THE BLOG

Are the Greek Claims for War Reparations Justified?

For the last few years the issue of Germany still owing major war reparations to Greece has resurfaced with an increasing intensity. Some of the press reports and some of the comments to related reports question the validity of the Greek claims. This questioning includes:

The claims have been written off by the London Agreement of 1953.

Article 5, paragraph 2, of the London Agreement of 1953 states:

"Consideration of claims arising out of the second World War by countries which were at war or were occupied by Germany during the war, and by nationals of such countries, against the Reich and agencies of the Reich, including costs of German occupation. ... shall be deferred until the final settlement of the problem of reparation."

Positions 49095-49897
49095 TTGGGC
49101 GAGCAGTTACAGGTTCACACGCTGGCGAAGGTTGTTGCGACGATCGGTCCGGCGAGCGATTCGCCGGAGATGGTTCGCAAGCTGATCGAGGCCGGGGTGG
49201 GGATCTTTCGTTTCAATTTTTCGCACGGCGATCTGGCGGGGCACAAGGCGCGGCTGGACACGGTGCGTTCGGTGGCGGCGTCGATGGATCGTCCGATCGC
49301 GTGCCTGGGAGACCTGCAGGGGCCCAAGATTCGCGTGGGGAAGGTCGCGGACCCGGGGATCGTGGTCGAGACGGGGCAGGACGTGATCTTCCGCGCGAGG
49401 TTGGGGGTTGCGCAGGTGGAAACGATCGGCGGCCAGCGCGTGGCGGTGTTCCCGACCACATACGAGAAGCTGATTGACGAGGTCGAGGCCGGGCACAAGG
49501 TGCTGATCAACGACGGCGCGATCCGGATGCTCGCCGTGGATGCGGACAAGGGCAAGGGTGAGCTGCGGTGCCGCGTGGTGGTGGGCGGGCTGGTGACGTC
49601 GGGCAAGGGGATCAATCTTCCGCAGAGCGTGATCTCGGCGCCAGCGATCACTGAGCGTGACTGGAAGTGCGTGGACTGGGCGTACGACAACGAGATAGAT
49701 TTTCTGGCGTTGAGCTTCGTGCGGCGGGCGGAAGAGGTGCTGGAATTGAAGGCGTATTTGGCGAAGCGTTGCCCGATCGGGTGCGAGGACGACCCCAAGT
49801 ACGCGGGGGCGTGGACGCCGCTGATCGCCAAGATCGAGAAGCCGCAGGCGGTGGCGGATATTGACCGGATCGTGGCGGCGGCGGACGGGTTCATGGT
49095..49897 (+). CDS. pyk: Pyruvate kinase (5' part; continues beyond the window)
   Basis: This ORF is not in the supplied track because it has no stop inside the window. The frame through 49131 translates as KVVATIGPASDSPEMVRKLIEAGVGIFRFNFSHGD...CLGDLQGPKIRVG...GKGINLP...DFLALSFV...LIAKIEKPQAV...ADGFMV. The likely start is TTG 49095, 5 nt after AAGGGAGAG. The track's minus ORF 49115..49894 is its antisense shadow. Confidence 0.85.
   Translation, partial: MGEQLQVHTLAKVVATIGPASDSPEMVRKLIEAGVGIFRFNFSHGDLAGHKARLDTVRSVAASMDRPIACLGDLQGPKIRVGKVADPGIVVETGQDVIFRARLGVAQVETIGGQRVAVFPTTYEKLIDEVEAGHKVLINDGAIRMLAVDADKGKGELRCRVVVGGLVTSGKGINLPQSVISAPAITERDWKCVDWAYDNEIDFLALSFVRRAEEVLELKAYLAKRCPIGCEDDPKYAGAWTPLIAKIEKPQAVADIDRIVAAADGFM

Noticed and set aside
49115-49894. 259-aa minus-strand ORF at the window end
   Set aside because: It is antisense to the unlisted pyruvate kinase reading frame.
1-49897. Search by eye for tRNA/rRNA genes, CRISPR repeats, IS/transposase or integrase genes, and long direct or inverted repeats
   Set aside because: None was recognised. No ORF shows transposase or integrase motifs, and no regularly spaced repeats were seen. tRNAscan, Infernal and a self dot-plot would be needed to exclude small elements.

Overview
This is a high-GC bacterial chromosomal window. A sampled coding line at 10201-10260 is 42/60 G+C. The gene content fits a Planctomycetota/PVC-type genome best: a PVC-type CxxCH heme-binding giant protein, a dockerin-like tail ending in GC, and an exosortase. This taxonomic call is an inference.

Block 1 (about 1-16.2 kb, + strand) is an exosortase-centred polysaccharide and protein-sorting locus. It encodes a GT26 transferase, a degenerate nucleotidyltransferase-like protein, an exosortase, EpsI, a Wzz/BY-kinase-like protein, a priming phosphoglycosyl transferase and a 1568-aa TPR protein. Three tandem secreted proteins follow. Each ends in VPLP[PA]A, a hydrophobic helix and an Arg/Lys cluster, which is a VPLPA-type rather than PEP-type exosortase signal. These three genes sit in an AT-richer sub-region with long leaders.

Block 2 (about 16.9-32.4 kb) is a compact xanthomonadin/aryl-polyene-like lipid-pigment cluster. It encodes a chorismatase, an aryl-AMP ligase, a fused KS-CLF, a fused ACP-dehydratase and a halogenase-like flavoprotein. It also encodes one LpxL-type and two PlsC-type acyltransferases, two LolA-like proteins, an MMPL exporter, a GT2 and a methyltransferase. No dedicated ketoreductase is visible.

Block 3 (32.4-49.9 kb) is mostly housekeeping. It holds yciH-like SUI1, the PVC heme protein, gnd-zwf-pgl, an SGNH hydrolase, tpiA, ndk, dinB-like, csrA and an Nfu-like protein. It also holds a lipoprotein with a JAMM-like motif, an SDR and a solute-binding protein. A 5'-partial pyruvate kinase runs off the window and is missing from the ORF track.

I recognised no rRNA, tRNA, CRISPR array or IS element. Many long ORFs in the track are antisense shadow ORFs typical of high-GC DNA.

Thus, the obligation of Germany to pay reparations was not written off by the London Agreement of 1953.

No claims can be made so many years after the end of the war.

Greece has demanded payment of the war reparations, awarded by the Paris Conference of 1946, as well as of a forced occupation loan, in 1945, 1946, 1947, 1964, 1965, 1966, 1974, 1987, and 1995. At the London Conference of 1953, Germany sought and succeeded to defer payments. It was successfully argued that the German government should not have to assume the obligation for the entire debt since it represented only West Germany, and settlement of claims was postponed until Germany would be reunited.